political. Nowhere is this more the case than in the
opening up of public expenditure budgeting to citizen           In this context, making participation real raises a set of
engagement, as has been the case in several                     complex challenges. A key challenge is building
municipalities in Brazil. At the local level, a growing         confidence in the willingness of agencies to hear rather
emphasis on the co-production and co-management of              than simply to listen, nod and do what they were going to
services has also served to create new spaces for citizen       do in the first place. Where the use of participatory
involvement, as the ‘owners’, and to some extent the            methods for consultation has often been most effective is
‘makers and shapers’, rather than simply ‘users and             where institutional willingness to respond is championed
choosers’ of services.                                          by high-level advocates within organisations. Where such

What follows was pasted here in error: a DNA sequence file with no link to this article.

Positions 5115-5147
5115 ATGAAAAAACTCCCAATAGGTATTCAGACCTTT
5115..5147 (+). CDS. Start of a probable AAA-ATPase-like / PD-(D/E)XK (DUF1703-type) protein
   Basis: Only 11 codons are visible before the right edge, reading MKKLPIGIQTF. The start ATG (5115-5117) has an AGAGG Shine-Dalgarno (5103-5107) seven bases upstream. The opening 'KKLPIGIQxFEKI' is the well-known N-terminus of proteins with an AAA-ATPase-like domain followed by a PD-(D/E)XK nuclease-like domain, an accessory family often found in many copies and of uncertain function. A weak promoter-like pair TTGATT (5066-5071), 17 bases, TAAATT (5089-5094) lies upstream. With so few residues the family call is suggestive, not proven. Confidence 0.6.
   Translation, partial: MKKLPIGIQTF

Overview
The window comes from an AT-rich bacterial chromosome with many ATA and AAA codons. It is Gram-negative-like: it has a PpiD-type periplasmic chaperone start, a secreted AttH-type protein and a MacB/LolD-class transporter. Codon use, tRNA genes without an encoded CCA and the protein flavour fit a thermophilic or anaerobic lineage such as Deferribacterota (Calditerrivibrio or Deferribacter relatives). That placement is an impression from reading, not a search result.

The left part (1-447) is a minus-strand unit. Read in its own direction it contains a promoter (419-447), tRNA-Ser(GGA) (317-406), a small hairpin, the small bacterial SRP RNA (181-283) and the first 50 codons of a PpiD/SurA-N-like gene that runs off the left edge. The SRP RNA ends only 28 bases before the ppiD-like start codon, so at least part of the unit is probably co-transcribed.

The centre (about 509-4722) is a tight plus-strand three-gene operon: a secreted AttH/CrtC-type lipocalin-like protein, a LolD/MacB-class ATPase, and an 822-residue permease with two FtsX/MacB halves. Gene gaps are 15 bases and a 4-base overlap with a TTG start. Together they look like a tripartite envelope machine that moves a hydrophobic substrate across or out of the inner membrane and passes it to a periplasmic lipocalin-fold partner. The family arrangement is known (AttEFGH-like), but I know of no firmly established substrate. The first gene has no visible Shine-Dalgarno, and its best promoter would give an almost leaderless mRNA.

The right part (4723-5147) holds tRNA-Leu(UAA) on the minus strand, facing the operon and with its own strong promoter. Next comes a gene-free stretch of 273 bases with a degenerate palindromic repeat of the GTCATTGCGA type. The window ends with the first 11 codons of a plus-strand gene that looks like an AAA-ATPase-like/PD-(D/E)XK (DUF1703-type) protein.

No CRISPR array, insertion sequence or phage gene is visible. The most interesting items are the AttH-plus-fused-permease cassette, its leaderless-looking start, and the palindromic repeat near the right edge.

‘champions’ exist and where they can create sufficient
In other contexts, pressure placed on governments by civil      momentum within organisations, the processes of invited
society organisations has forced open spaces through            participation that they help instigate can make a real
demands for responsiveness and accountability. Perhaps          difference.

34                           February 2001   • PLA Notes 40
New public management strategies emphasise incentives           Notes
for change from within. One important incentive is to be        This note borrows from material prepared for a project
‘championed’ as a model for others to follow, as an             with Anne-Marie Goetz, et. al. ‘From Consultation to
example of good practice. Equally, recognising and              Influence: Bringing Citizen Voice and Client Focus into